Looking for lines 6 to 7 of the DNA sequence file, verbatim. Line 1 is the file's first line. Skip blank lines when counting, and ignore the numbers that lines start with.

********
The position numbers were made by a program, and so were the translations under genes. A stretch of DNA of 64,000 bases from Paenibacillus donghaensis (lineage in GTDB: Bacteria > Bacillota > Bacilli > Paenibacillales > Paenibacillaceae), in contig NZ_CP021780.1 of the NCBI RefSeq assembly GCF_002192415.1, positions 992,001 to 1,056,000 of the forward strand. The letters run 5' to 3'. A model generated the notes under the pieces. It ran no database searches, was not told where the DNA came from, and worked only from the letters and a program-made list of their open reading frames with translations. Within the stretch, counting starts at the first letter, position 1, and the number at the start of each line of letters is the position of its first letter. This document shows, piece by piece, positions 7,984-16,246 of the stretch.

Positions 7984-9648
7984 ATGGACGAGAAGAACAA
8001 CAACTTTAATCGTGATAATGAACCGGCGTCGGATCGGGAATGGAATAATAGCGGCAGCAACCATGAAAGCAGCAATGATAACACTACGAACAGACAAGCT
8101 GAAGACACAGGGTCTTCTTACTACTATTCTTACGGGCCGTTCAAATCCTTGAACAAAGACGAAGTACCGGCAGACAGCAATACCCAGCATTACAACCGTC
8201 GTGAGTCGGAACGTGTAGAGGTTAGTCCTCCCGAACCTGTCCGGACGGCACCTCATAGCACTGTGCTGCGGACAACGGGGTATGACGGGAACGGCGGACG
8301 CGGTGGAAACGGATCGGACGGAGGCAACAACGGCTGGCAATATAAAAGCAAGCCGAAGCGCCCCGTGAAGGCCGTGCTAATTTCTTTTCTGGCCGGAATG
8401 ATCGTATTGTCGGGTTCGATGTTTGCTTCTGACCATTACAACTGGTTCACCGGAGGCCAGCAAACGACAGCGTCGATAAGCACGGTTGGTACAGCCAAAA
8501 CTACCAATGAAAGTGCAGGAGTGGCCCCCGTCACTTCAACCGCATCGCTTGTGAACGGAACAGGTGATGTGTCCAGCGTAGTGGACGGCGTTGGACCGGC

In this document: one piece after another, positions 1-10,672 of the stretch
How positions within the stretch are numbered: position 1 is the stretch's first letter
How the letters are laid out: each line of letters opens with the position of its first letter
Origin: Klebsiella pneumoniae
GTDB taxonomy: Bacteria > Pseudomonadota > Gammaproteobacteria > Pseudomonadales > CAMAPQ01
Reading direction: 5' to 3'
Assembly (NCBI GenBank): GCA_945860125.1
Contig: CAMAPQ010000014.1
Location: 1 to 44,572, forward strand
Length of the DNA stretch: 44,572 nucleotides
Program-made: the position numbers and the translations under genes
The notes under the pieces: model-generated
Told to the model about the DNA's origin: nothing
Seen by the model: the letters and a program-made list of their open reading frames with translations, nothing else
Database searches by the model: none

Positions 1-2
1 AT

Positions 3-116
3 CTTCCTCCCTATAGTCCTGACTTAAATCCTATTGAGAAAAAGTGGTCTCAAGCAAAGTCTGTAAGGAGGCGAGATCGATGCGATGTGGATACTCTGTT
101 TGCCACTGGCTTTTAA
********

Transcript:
8201 GTGAGTCGGAACGTGTAGAGGTTAGTCCTCCCGAACCTGTCCGGACGGCACCTCATAGCACTGTGCTGCGGACAACGGGGTATGACGGGAACGGCGGACG
8301 CGGTGGAAACGGATCGGACGGAGGCAACAACGGCTGGCAATATAAAAGCAAGCCGAAGCGCCCCGTGAAGGCCGTGCTAATTTCTTTTCTGGCCGGAATG